Security budgets

Caleb Sima, CTO, Applications Security Center (and former co-founder and CTO of SPI Dynamics)

All organizations are affected by the economy’s ups and downs, so it’s no surprise that managers are reevaluating their IT budgets during these tougher times. However, according to the big three analyst firms – Forrester, Gartner and IDC – security will remain a key technology IT managers will invest in despite the current economic situation. 

In fact, a recent Forrester survey polled more than 1,200 North American security decision makers in enterprises large and small and found that security spending is on the rise.  According to Forrester, security investment was about 8 percent of the total IT operating budget in 2007, but that figure edged toward 10 percent in 2008.  In these difficult economic times, though spending on many IT projects may be on the wane, security will remain about the same.

So, why do we continue to hear about organizations facing data breaches if security budgets are increasing?  The question enterprises should be asking themselves is: “Are we investing in the right tools to win the fight against the latest security threats?”

Let’s think back to the year 2000.  Remember the new virus that brought the availability of e-mail servers to a crawl across the globe?  Denial of service attacks knocked even the best-known e-commerce sites offline.  Throughout the earlier part of this decade, viruses that spread through email and memory-resident worms such as Code Red, SQL Slammer, and MS Blaster were the greatest threats. Defenses primarily consisted of anti-virus, anti-spam, firewalls, and network vulnerability scanners. Now, the good news is that these tools have done a relatively good job of securing email and network-level traffic. The bad news is that criminal hackers have set their sights on web servers, web sites, and applications, but security budgets are not being allocated to protect them.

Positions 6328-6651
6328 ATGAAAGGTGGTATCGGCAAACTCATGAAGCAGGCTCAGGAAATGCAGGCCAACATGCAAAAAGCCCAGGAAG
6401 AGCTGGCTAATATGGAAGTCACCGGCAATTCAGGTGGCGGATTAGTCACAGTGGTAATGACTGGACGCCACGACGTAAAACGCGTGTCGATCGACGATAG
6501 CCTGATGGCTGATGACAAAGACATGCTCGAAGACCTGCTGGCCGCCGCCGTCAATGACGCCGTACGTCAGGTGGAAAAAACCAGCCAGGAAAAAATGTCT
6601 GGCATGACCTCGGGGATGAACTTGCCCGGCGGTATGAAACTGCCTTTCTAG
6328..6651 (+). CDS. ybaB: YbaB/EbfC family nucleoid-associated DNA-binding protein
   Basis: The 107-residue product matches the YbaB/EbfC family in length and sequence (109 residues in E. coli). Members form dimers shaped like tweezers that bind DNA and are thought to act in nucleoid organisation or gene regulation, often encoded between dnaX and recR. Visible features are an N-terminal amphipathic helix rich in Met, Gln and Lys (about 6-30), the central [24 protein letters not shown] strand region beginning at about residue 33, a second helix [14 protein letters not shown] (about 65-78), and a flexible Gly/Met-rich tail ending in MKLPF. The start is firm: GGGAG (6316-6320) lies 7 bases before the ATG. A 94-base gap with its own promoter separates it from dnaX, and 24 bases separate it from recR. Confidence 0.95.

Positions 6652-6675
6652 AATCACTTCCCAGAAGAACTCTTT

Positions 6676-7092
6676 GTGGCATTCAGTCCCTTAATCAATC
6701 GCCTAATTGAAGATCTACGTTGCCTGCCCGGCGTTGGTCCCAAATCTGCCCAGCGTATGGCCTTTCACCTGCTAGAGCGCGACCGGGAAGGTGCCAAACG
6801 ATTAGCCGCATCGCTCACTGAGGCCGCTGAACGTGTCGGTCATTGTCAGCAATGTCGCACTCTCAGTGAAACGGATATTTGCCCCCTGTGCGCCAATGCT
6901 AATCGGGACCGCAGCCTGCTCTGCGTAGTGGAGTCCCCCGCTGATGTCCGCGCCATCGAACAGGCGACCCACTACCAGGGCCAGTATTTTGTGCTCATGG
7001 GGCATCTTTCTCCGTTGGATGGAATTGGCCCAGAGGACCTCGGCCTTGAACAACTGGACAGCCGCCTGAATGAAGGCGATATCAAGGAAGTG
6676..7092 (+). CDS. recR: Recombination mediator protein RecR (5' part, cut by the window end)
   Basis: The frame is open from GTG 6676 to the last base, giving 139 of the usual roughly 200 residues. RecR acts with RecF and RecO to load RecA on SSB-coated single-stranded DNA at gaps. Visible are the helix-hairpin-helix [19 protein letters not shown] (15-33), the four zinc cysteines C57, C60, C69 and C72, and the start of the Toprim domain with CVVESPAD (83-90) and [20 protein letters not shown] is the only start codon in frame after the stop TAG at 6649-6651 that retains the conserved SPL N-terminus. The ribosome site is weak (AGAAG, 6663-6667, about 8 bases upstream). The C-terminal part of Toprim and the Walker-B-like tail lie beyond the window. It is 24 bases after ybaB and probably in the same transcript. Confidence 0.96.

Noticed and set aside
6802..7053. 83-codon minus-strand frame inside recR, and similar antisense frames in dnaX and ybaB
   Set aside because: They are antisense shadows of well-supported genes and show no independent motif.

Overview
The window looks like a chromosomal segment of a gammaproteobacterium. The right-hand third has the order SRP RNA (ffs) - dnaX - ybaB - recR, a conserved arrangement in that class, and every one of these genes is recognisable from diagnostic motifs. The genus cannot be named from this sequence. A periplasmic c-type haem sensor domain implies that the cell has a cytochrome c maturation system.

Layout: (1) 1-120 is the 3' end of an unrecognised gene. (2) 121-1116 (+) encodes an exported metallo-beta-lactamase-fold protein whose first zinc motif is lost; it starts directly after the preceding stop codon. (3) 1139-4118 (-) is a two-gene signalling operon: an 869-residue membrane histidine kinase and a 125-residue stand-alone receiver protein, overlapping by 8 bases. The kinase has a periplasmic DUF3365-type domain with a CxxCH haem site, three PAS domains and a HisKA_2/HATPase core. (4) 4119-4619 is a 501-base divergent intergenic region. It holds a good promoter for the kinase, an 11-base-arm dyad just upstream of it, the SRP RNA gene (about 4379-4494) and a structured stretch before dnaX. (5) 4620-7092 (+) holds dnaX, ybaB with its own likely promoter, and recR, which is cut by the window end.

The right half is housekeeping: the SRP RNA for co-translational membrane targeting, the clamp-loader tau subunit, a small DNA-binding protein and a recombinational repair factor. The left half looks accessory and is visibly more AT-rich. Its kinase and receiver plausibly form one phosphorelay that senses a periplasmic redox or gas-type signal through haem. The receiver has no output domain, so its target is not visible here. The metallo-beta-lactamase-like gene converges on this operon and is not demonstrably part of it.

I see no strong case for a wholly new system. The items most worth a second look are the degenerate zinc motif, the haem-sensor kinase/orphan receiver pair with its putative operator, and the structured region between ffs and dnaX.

Unlike networks and email, there are a number of successful ways to infiltrate web applications.  Attacks are made possible by misconfigured web servers and applications that haven't been properly designed with security in mind from the start.

The Web Application Security Consortium (WASC) found that 85 percent of more than 31,000 websites scanned had application vulnerabilities that could give hackers the ability to read, modify and transmit sensitive data. How should you invest your security budget to win the fight against these latest security threats? 

To achieve sustainable security, web applications need to start secure to stay secure.   Web applications should be built using secure coding practices, tested by quality assurance teams for security vulnerabilities, and monitored continually in production. This should all be standard procedure in the lifecycle of an application.

Security spending must keep pace with the latest threats.  To beat the hackers at their game, organizations must look beyond viruses, spam, and firewalls. By investing in application security technologies and building security in to the application lifecycle, smart companies can protect their most valuable online assets.

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